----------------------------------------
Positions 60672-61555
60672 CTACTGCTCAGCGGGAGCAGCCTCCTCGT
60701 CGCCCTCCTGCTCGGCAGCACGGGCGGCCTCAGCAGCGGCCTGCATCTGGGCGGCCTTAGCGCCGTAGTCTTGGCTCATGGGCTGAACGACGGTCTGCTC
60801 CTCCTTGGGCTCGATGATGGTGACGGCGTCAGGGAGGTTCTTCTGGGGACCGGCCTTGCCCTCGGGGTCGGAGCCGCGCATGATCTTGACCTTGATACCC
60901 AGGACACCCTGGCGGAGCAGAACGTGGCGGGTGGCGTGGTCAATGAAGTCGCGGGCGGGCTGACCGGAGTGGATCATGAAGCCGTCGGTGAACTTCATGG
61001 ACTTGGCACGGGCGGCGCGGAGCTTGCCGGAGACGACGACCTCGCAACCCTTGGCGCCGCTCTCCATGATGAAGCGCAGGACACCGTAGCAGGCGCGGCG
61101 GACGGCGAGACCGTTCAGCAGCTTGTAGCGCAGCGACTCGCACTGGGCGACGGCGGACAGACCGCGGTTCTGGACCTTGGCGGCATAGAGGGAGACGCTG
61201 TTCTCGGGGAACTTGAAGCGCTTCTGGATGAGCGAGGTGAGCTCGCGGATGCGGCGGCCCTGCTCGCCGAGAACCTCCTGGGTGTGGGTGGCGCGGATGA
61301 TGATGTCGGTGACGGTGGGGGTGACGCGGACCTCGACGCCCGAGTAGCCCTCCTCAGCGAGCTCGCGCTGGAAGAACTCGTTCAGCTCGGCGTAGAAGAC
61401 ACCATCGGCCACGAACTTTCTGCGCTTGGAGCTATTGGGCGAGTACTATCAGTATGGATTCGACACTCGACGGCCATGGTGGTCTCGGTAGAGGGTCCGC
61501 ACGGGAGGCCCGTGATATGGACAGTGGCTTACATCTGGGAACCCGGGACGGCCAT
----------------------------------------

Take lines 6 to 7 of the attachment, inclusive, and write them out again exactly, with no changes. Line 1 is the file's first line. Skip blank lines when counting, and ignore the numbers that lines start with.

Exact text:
61001 ACTTGGCACGGGCGGCGCGGAGCTTGCCGGAGACGACGACCTCGCAACCCTTGGCGCCGCTCTCCATGATGAAGCGCAGGACACCGTAGCAGGCGCGGCG
61101 GACGGCGAGACCGTTCAGCAGCTTGTAGCGCAGCGACTCGCACTGGGCGACGGCGGACAGACCGCGGTTCTGGACCTTGGCGGCATAGAGGGAGACGCTG